Down through the history of snowmobiling there have been snowmobiles built that fell short of expectations. At that time, the idea behind them seemed good – but the execution just didn’t pan out…
1989 SKI-DOO MACH 1
Through the mid 1980’s Ski-Doo had been largely relegated to the back row of the high performance snowmobile market without a big bore, multi-cylinder response to the ridiculously popular Indy 600 and 650 triples and the Wildcat 650.
The hype surrounding the intro of what was billed as the answer to Minnesota’s dominance of the market was this sled: The 1989 583cc Rotax twin powered Mach 1.
Let’s get something straight about this painful story – the Rotax 583 was not the problem – but rather the chassis, and in particular, Ski-Doo’s second-only foray into the world of involute track drive (only the Citation LS 250 utility sled had involute drive at this time).
Some kind of “us versus them” disagreement between the accountants and the engineers in the design of the involute drive skid left the Mach 1 with so much track friction the sled would literally “nose-over” like you pulled the chute at 90 per.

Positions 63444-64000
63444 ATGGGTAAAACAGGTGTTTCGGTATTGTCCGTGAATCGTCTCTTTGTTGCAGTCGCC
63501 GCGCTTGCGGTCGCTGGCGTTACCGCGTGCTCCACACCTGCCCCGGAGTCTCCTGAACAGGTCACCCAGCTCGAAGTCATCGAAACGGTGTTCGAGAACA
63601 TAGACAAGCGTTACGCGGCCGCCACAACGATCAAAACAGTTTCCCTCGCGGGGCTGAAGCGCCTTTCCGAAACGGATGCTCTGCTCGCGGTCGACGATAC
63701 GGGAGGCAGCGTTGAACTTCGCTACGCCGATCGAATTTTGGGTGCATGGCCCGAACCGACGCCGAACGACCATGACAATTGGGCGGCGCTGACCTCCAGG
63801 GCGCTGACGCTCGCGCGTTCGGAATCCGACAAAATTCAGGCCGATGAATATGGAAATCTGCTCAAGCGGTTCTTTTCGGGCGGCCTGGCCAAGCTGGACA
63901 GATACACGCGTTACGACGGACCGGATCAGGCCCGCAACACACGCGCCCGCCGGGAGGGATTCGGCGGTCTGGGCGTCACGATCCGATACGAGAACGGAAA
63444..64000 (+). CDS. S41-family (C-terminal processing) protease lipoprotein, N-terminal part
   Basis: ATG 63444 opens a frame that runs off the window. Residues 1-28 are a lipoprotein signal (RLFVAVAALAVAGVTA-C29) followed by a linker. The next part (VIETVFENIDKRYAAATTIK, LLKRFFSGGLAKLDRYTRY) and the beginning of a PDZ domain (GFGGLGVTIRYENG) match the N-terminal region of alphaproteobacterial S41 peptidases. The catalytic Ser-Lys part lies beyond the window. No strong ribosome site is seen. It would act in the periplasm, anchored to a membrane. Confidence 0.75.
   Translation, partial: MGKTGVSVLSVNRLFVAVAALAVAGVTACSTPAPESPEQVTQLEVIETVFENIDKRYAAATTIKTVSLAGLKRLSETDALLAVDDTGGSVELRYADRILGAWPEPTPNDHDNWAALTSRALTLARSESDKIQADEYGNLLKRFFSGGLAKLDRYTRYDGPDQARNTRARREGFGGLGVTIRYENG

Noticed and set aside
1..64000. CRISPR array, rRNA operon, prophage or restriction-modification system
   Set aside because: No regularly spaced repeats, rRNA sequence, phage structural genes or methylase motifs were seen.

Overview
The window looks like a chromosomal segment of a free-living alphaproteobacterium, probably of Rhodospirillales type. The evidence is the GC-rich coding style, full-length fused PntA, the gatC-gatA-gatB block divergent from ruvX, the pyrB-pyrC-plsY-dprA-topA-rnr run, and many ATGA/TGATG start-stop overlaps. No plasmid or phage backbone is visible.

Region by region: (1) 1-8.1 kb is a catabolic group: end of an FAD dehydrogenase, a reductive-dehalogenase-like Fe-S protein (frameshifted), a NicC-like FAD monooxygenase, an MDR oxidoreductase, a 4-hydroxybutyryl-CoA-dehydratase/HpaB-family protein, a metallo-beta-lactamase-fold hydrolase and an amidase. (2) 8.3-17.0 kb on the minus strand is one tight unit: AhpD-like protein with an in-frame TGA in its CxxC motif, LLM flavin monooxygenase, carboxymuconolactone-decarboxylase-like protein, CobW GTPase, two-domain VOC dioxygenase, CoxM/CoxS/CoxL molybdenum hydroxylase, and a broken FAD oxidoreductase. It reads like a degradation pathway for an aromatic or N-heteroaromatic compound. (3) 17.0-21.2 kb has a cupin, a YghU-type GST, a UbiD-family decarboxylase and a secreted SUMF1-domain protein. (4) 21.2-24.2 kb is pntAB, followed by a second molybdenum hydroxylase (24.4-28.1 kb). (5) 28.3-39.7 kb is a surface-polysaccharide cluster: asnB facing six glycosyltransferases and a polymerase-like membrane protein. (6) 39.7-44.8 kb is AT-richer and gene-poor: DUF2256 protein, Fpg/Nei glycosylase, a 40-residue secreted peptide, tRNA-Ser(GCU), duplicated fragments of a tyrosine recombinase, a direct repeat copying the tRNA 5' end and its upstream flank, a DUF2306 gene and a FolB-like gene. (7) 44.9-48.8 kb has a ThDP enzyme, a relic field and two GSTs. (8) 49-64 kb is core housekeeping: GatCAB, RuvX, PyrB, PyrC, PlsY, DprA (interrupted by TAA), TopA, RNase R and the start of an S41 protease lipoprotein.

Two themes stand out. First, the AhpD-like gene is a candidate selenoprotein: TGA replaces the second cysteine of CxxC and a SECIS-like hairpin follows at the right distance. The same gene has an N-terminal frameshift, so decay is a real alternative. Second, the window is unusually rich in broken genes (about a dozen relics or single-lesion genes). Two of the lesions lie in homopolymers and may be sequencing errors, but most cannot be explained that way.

The angle of attack on the Mach 1’s slide rails was so abrupt, track friction was creating parasitic drag on the scale of a scalp lice infection.
The really tough part for Ski-Doo during the Mach 1 fiasco was the large number of units that had been pre-sold for MY 89.
Expectations of the yellow faithful were high when they lined up expecting to tow their bud’s Indy 650 down Kevlar Lake. Instead, the Mach 1 in its first iteration, was unable to beat an Indy 500.
I remember the ultimate insult from a friend who had just blown past the Mach 1 I’d been riding with his Indy 500. He said: “Hey, there’s nothing really wrong with that sled – except the advertising”. Doh!
The next two years, Ski-doo made changes to the track and skidframe and performance improved commensurately.